Charity Hospice Fund "VERA"
 Sunday, 17 November, 2019    
Charity Hospice Fund "VERA"

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At present, the VERA Hospice Charity Fund is Russia's only charity fund that supports hospices.

Established in November 2006, the Fund was named after Vera Vasilyevna Millionshchikova, the founder of The First Moscow Hospice and its Senior Physician. The Fund Director is Nyuta Federmesser, daughter of Vera Millionshchikova.

Initially, the Fund was aimed at lending all-round support to The First Moscow Hospice (State Public Healthcare Institution Hospice No. 1 of the Moscow Municipal Healthcare Department), a pilot hospice in this country. The Funds activities have significantly expanded. At present, the Fund runs 4 key programs:

- The Regional Hospice Support Program provides financial support to hospices in the Russian regions, including Lipetsk, Tula, Yaroslavl, Izhevsk, Nizhni Novgorod, Saint Petersburg, Perm, Pskov, Taganrog, Tyumen, Chelyabinsk, Kaliningrad, Rostov, Kemerovo, Novokuznetsk, etc.;

- The Childrens Support Program serves to provide social and financial support to incurable children diagnosed with oncological and other serious diseases;

- The First Moscow Hospice Support Comfort and Dignity Program is aimed at purchasing medical equipment and patient-care products to provide adequate services; maintaining the Hospice buildings, structures, and premises; implementing social safety and support projects for the Hospice personnel and volunteers; etc.;

- The Hospice Movement Program supports public activities aimed at promoting palliative aid ideas and public concern for problems experienced by incurable people, establishing interaction among domestic hospices, and organizing educational programs and conferences for hospice employees.

At present, the VERA Fund is the center of the domestic hospice movement. The Funds mission is formulated in one of the principles of The First Moscow Hospice: If you cannot cure a person, this does not mean that you cannot help that person.

Conference on Palliative Care took place in the First Moscow Hospice on November 7-11, 2011
Thirty four participants of the conference were from 11 regional hospices, 1 oncology outpatient hospital, 2 palliative care divisions of Moscow hospitals (including two children's divisions), 2 regional outpatient hospitals, and hospice No 8 of Moscow (Deputy of Chief Physician).
Anticancer: A New Way of Life Internationally Acclaimed, New York Times Best Seller: Anticancer: A New Way of Life When David Servan-Schreiber, a dedicated scientist and doctor, was diagnosed with brain cancer, his life changed. Confronting what medicine knows about the illness and the little-known workings of his body's natural cancer -fighting capacities, and marshaling his own will to live, Servan-Schreiber found himself on a fifteen-year journey from disease and relapse into scientific exploration and, finally, to health.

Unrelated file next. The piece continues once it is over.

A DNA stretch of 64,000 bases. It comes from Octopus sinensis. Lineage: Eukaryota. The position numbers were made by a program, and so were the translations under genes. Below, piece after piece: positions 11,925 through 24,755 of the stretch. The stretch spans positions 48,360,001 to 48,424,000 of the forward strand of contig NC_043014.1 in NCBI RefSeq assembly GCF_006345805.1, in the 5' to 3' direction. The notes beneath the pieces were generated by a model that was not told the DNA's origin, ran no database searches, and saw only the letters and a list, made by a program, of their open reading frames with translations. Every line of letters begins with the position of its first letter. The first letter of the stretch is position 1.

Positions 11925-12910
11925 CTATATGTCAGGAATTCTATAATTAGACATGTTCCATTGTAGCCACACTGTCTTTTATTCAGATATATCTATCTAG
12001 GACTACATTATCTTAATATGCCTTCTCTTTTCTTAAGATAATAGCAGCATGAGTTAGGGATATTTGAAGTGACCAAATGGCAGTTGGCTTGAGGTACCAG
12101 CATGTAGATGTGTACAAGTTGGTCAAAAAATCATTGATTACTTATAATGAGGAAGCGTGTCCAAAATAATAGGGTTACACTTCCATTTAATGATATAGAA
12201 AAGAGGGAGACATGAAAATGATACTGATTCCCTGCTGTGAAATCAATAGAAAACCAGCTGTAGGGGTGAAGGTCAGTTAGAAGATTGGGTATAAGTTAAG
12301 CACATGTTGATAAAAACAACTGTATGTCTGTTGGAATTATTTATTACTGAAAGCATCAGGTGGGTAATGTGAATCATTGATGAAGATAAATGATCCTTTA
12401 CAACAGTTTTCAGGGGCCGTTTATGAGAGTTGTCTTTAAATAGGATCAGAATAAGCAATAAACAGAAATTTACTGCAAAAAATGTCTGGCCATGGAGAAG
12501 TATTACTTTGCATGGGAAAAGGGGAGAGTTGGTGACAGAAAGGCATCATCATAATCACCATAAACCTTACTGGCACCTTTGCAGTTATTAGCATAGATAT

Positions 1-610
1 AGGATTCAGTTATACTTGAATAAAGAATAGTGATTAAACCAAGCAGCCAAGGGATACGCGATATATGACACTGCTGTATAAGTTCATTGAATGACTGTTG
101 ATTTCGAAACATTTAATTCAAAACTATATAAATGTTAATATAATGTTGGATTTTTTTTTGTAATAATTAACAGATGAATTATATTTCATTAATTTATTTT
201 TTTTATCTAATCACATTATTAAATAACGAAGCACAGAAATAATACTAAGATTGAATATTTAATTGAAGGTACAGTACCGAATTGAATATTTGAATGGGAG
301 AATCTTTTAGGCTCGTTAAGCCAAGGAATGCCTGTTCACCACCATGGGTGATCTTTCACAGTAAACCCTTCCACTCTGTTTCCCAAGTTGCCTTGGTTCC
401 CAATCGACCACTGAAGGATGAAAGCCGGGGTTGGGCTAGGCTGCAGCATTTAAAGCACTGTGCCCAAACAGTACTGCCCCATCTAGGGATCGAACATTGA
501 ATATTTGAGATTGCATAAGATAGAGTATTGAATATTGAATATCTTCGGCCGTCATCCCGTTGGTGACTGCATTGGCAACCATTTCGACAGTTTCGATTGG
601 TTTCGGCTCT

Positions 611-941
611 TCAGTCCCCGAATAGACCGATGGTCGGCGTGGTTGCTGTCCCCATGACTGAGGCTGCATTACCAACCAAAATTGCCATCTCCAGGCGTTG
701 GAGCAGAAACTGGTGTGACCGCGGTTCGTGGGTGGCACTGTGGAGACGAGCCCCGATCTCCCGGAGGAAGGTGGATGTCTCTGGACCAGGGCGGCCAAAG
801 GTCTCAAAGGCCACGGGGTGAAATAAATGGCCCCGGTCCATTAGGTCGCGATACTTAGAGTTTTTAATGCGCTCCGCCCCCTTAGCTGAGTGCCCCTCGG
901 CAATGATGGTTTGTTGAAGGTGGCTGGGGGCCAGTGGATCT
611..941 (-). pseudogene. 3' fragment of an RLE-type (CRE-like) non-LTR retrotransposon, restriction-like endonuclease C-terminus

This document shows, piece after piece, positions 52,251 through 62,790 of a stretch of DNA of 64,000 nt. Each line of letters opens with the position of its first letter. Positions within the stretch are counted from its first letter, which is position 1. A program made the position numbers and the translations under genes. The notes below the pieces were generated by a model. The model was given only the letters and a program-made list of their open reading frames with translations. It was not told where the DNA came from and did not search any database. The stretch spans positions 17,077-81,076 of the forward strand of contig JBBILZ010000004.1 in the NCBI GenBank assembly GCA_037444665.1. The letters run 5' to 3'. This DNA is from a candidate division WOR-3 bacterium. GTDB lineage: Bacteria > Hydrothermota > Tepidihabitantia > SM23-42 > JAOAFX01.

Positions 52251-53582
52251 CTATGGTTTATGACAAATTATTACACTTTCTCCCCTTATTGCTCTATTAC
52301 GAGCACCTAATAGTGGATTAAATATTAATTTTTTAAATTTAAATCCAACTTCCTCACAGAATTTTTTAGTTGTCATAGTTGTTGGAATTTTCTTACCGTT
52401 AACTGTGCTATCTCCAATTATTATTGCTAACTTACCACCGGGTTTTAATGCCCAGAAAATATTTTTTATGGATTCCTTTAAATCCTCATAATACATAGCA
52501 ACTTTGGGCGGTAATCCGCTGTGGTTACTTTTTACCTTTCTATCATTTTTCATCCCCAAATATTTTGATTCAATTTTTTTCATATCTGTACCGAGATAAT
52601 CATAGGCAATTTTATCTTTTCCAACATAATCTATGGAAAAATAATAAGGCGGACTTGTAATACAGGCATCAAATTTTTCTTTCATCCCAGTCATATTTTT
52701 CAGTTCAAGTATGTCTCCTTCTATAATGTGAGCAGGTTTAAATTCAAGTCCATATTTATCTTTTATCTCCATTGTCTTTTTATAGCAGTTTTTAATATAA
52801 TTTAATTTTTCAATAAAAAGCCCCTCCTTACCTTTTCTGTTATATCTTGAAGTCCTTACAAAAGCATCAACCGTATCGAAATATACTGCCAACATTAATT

Talking Frankly at the End of Life
Ive spent a lot of time over the last few years thinking, writing and speaking about end-of-life care, but this issue recently became quite personal for me. My mother-in-law died two weeks ago.
A ringer in her youth for Donna Reed, with Rita Hayworth legs, my mother-in-law possessed a dazzling memory and a designers flair, and she loved to surround herself with family and friends ("where the action is," she used to say). She spent most of her 86 years following her husband across the country, teaching art in the schools where he taught. But wherever they landed, she managed always to make new friends. Lots of friends. When one of her sons passed away, she and my father-in-law received more than six hundred letters of condolence.
But by the time my mother-in-law died 14 days ago, her social circle had shrunk considerably. She had been battling rheumatoid arthritis for almost 50 years, a series of debilitating strokes for 10, and the ulcers on her legs that would not heal would, in the final year of her life, necessitate an above-the-knee amputation. Over the last few months, unable to hold a pen to write and too weak to speak into a phone, my mother-in-law saw her social life whither away. Her once expansive world was reduced to the square footage accessible by wheelchair and amenable to the trappings of all the medical equipment she needed.

Happy New year!

We are proud to announce the publication of: Life Stories:Original Fiction By Russian Authors
This is a wonderful new collection of original works by 19 leading Russian writers. They are life-affirming stories of love, family, hope, rebirth, mystery and imagination. A novelist catches up with his future... a president is under house arrest after setting off a nuclear war... an off-planet skipper leads a hunt for a mysterious life-giving creature... a single mother protects her disabled son... a man finds serenity in his vacation-emptied city... a woman looks for love in silence... a thunderstorm turns lives upside down... an oligarch makes a unexpected career change... a detective solves a murder and doesnt like what he finds... a family copes with Russias medieval future... a traveler grapples with Pushkins killer... a disaffected son mourns his mother...
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